Published on 20 Jun 2022

Who really is a true leader in a crisis?

The pandemic has made discussions on leadership paramount. Much has been said about how the test of a good leader lies in how he or she performs during a crisis. While the criteria to identify effective leaders may appear obvious, there is, however, still some confusion over actual versus perceived leadership effectiveness. Just as Ivan Krylov wrote in the fable entitled The Inquisitive Man in 1814, this will not be the first time we are going to overlook the “elephant in the room” when our inquisitive minds focus on the minors (for example, birds) and forget or avoid the majors, such as the big elephants in the room. Even rarer than a big elephant is the ability to see or identify a black swan, or a leader who is able to demonstrate both actual and perceived leadership effectiveness.

Actual versus perceived leadership

Most people define effective leaders as those who can deliver results. However, this is only one of the two broad criteria of leadership effectiveness. Other important questions that engage the hearts  of the followers need to be answered too. These affective questions include: Is he or she being perceived as an effective leader? Can he or she be trusted? Does he or she inspire confidence as a leader? Perceived leadership effectiveness is a neglected criterion that we need to consider.

This is an elephant in our subconscious mind— we know it is an essential factor, but we don’t know how to measure it. It is a known unknown in a black swan situation because leadership, especially during a crisis, involves the psychological aspect of feelings and perceptions.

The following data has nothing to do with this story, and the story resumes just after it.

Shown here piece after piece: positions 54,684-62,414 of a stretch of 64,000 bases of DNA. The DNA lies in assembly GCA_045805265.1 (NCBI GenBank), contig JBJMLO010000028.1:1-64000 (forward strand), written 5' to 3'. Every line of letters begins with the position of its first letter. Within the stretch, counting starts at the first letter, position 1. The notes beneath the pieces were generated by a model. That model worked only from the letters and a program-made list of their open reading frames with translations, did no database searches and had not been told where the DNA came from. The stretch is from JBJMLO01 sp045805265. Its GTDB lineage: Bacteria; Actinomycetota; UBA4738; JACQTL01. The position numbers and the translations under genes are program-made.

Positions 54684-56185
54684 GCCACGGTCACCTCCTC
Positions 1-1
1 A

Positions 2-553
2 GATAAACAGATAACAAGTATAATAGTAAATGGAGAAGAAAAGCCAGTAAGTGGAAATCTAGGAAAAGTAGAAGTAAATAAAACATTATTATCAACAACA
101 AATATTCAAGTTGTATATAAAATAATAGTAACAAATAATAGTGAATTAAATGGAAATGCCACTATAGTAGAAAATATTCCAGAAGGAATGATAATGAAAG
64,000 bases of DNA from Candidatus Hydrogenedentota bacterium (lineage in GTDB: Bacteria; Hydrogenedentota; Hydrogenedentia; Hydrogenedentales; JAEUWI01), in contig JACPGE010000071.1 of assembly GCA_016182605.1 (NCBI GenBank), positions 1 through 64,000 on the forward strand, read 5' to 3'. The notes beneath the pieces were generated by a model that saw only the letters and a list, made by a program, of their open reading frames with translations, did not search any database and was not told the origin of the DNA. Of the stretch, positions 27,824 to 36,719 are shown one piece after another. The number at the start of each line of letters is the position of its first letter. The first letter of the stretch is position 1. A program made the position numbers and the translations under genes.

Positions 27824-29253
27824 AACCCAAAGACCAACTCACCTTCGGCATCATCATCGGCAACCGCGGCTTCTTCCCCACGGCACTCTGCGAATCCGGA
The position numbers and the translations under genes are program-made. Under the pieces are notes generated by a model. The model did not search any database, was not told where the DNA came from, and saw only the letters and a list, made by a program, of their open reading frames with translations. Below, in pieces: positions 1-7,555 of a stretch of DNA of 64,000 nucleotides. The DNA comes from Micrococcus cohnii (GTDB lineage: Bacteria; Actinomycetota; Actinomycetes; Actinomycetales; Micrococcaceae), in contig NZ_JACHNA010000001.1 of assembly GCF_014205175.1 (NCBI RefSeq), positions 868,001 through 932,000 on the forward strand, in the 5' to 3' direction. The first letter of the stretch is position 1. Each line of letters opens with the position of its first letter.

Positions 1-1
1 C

What makes up Care?

Even before Covid-19, I have been researching the topic of crisis leadership qualities. After years of study,I have identified four important crisis leadership qualities – Creative, Adaptive, Resilient and Emotional Intelligence.


Covid-19 has been described as the black swan of the decade that has shaken almost everything around us and created an era of unknown unknowns. In this environment, leaders need to be able to think ahead, and at the same time, stay grounded with the current reality in terms of practicality. The challenges is to apply Janusian thinking; simultaneously consider the two conflicting demands or ideas of creativity and practicality. Some leaders dare to dream, but those around them know they are not realistic and grounded in the real world. Some are boxed-in and self-deceived. So, the first quality is creativity. Are the leaders open to new ways of doing things or still applying the old and well-tested methods? One success story is Tan Tock Seng Hospital which transformed from a traditional hierarchical leadership structure to a collective leadership approach that was proven to be a very effective modus operandi during the Covid-19 pandemic.


Adaptive leadership requires leaders to modify their decision-making process to meet new challenges by being proactive and flexible. The three important sub-dimensions of adaptive leadership are sense-making, sense-giving, and meaning-making. First, sense-making involves the ability to understand what is happening (situational awareness) and to expect the unexpected. Leaders need to have the ability to gather the necessary information and have a good understanding of the situation from a systems perspective. One quintessential example was the report that Russian President Vladimir Putin was not receiving accurate intelligence from the foreign-intelligence branch about the political warfare operations in Ukraine. It was reported that Putin was under the impression that pro-Kremlin groups in Ukraine would support the Russian invasion, but that never happened. The ability to achieve good sense-making affects leadership effectiveness, both actual and perceived. The second sub-dimension of adaptive leadership is sense-giving, in which leaders must help followers identify and prioritise meaning and purpose. Increased complexity and volatility can overwhelm leaders and those that they lead. Studies have revealed that an essential leadership quality in today’s highly volatile environment is to be aware and focus on the correct priorities. The third, meaning-making, refers to understanding the if-then model to anticipate potential problems as the events unfold. This is similar to having a mental map of